Businesses are constantly evolving and the environments in which they operate are changing as well. It’s almost inevitable that businesses, both small and large, will be faced with the decision of whether to restructure at some point. There are some common reasons why businesses choose to restructure as well as things to consider when making the change.
Reasons for a business restructure
There are many different reasons why a business may choose or be forced to restructure. Some possible reasons include:
- change in legal structure
- change in ownership
- change in operating or organisational structure required.
Change in legal structure
Some common legal structures of a business include sole trader, partnership and company. The legal entity of a business may change as a business evolves.
Sole trader to company
When you’re operating as a sole trader, there’s no distinction between your personal and business assets. A company is a separate legal entity so you can’t be forced to use your personal assets to pay off business debts.
Sole trader to partnership
A partner can bring new knowledge and expertise into your business. But remember that a clear partnership agreement is important as it will help you avoid potential disagreements.
Partnership to company
If you’re in a partnership and would like to change to a company structure you first need to dissolve the partnership. This will leave you free to set up a company in the usual way.
Change in business ownership
When ownership of a business changes, the organisational and operational structure often goes under a major overhaul to align with the vision or goals of the new owner.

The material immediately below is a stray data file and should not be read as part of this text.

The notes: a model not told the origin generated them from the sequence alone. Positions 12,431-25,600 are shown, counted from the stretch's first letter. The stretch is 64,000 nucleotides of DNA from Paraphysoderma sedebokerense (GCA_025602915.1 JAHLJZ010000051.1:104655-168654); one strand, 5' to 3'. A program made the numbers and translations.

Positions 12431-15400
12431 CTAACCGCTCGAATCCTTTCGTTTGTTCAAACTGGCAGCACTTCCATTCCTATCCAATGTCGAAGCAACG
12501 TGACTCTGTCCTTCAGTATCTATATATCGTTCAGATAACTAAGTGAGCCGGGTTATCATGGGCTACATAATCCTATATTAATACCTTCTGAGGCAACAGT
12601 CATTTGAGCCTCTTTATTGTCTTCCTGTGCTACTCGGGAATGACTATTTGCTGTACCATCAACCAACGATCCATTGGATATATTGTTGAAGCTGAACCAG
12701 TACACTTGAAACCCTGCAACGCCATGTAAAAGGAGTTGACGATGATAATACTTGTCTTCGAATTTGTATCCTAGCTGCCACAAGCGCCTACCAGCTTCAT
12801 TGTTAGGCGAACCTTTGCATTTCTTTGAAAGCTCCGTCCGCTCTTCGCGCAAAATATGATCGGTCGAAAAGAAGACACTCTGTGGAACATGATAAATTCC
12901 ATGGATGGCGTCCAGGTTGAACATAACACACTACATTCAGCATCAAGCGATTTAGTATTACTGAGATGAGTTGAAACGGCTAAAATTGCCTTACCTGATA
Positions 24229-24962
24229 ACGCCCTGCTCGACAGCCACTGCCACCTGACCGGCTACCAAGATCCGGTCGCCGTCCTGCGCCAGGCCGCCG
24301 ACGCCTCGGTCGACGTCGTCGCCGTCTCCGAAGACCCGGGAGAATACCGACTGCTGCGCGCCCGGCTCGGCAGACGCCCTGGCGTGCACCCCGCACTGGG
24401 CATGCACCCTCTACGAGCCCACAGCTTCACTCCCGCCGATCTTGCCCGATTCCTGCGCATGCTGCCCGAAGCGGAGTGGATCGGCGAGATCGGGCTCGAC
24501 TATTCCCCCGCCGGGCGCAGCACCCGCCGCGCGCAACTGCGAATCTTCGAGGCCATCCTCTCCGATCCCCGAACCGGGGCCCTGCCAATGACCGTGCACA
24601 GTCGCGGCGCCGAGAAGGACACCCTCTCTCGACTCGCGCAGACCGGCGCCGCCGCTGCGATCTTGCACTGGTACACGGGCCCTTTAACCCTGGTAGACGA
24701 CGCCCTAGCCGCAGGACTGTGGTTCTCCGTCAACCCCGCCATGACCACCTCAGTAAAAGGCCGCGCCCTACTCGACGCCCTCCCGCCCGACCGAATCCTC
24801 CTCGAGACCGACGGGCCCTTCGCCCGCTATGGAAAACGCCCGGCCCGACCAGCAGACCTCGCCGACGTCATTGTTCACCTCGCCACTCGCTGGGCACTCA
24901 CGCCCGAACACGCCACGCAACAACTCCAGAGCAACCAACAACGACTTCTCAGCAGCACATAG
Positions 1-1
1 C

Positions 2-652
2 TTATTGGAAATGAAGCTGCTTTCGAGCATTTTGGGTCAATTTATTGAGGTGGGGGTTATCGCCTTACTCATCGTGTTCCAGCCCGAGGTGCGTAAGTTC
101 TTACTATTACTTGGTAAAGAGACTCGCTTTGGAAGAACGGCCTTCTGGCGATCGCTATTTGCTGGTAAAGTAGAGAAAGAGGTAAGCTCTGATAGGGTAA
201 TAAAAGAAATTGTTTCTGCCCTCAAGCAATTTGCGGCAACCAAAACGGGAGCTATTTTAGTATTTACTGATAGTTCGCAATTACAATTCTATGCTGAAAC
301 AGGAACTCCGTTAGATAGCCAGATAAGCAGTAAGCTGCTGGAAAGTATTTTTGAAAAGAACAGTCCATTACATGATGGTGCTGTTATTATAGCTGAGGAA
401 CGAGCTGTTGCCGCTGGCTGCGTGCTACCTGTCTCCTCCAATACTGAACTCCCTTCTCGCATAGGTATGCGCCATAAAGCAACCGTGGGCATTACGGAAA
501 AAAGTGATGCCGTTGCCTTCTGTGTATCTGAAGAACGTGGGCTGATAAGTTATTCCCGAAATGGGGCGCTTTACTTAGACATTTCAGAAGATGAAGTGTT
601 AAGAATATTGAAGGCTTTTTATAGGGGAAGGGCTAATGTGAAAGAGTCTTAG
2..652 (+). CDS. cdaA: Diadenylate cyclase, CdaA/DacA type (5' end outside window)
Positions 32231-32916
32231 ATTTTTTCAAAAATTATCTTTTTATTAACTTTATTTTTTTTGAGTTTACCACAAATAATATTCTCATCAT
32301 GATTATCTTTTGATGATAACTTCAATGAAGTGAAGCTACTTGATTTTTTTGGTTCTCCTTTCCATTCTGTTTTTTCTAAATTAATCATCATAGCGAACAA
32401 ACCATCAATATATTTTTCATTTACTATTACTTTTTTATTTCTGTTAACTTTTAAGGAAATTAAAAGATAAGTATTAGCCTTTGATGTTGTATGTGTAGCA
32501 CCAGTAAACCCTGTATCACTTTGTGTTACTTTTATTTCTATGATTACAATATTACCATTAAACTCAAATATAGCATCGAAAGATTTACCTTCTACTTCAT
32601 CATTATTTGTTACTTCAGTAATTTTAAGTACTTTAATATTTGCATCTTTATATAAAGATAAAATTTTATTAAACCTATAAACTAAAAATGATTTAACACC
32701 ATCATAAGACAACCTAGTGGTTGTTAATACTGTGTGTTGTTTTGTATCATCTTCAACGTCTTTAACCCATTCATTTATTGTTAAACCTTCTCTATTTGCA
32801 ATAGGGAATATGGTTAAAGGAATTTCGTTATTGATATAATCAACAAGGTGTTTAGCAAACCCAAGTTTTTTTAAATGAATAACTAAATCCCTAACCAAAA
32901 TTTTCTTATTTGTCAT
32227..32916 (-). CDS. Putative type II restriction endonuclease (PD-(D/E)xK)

Changes to operating or organisation structure of a business
Sometimes a business may need to change its organisational or operational structures to be able to grow and evolve, adapt to changes in the business landscape or even just to survive. Operating structures relate to the way processes are done in an organisation, and organisational structures relate to how people are organised in the company including line reporting, roles and accountabilities.
Things to consider before you start the restructuring process
- Make sure the type of restructure aligns with business goals.
- Understand the change management process and have a good change management plan in place.
- Understand the tax implications and obligations.
Align restructure with business goals
The first step towards any restructure is to set out exactly what you want to achieve. If there’s more than one thing you’d like to change, prioritise your goals and approach them one at a time. There’s no point restructuring if the change doesn’t align with important and priority goals.
Implement a change management plan
A change management plan helps manage the change process, and also ensures control in budget, schedule, scope, communication, and resources. A change management plan helps to minimise the impact a change can have on the business, employees, customers, and other important stakeholders.
Make sure you understand your tax obligations
Changing the structure of your business could affect how much tax you have to pay or how you report your tax. The Australian Taxation Office (ATO) provides guidance about tax implications for changing, selling or closing your business, opens in new window.
You should also check whether you qualify for the Small Business Restructure Rollover, opens in new window, which allows small businesses to change their legal structure more easily and cheaply. This could give you more freedom to choose the best structure for your stage of growth.
Seek professional help
A business restructure can help your business to become more profitable, operate more efficiently and adapt to your evolving needs, but only if it’s done well. That’s why it’s vital to discuss every stage with an experienced professional.
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The information contained in this article is intended to be of a general nature only. It has been prepared without taking into account any person’s objectives, financial situation or needs. Before acting on this information, NAB recommends that you consider whether it is appropriate for your circumstances. NAB recommends that you seek independent legal, financial and taxation advice before acting on any information in this article.